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Belgium: “The Third Election”

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What do the European Commission, Belgium’s federal government and the country’s regional governments all have in common? Their terms end at the same time. While holding the elections for the respective assemblies on the same day has a practical advantage, it reduces the capacity to identify which level of power is competent for which matter and, inevitably, weakens the democratic system. The European elections receive relatively little attention, in a country currently holding the Presidency of the Council of the EU.


Traditional parties in power facing a radical opposition

Since October 2020, Prime Minister Alexander De Croo has led a federal government made up of no fewer than seven parties from the four traditional political families: the liberals – Open VLD/MR (Renew); the socialists – Vooruit/PS (S&D); the Greens – Groen/Ecolo (Greens/EFA); and the Christian Democrats, on the Dutch-speaking side of the linguistic border only – CD&V (EPP). The opposition is therefore composed of the Flemish nationalist party (N-VA, which belongs to the ECR group and is currently the biggest party in the Chamber of Representatives); the radical right (Vlaams Belang; ID); and the radical left (PTB/PvdA; GUE/NGL), together with Les Engagés (EPP) – the French-speaking Christian Democrats – and DéFI (which has no representation in the European Parliament), in addition to two independent MPs.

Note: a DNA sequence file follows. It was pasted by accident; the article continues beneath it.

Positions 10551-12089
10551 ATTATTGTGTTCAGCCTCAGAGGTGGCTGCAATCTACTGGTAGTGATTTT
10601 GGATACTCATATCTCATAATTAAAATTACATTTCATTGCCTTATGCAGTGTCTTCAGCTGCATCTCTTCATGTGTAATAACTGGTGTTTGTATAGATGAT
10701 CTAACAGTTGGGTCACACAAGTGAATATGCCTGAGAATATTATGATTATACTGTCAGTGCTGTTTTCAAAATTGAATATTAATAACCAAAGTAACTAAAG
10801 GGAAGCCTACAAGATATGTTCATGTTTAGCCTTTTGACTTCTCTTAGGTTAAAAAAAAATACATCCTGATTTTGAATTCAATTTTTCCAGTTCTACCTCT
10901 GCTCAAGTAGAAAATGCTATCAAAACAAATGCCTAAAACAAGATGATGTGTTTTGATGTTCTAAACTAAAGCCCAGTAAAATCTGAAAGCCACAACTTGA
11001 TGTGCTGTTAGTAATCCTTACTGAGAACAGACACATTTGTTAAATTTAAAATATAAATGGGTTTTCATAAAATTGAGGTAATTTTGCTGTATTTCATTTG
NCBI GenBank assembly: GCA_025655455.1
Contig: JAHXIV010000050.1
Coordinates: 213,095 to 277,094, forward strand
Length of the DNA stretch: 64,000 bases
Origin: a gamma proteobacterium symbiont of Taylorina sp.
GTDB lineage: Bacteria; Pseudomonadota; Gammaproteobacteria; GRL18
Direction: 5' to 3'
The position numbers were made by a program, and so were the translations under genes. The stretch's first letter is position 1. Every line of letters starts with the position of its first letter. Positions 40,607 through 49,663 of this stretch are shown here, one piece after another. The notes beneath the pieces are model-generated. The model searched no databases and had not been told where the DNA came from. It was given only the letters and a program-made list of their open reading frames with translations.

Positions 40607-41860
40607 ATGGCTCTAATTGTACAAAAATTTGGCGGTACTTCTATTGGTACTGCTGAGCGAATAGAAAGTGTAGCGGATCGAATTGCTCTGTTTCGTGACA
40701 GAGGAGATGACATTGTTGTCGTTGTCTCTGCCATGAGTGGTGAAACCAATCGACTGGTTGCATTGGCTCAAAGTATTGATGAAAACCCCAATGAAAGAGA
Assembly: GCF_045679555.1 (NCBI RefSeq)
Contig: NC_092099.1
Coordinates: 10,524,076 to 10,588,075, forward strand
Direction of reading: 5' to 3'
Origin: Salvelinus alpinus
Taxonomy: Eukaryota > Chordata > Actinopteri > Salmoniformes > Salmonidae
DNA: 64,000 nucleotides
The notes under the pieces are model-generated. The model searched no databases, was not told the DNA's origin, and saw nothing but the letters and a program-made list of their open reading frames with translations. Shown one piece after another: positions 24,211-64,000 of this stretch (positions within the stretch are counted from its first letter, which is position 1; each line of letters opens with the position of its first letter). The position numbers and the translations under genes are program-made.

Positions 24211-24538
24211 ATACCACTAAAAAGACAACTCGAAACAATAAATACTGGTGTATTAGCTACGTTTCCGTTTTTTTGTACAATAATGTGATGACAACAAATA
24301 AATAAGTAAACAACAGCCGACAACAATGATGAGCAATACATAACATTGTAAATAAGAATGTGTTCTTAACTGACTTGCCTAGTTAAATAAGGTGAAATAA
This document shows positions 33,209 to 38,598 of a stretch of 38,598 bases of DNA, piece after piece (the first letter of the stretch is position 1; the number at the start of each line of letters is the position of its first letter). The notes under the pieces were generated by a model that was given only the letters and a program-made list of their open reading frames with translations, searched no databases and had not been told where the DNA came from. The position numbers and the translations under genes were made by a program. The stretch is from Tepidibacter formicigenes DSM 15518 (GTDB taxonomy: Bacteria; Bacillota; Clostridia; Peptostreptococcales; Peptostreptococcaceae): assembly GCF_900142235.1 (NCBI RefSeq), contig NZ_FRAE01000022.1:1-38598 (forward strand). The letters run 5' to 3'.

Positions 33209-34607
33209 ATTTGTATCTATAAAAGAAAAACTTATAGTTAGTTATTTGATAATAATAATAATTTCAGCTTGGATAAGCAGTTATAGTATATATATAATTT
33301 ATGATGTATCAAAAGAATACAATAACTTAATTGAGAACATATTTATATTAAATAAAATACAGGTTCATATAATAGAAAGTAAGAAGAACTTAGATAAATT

The rest of this article can be found on the CIDOB website.


(Photo credit: Wikimedia Commons)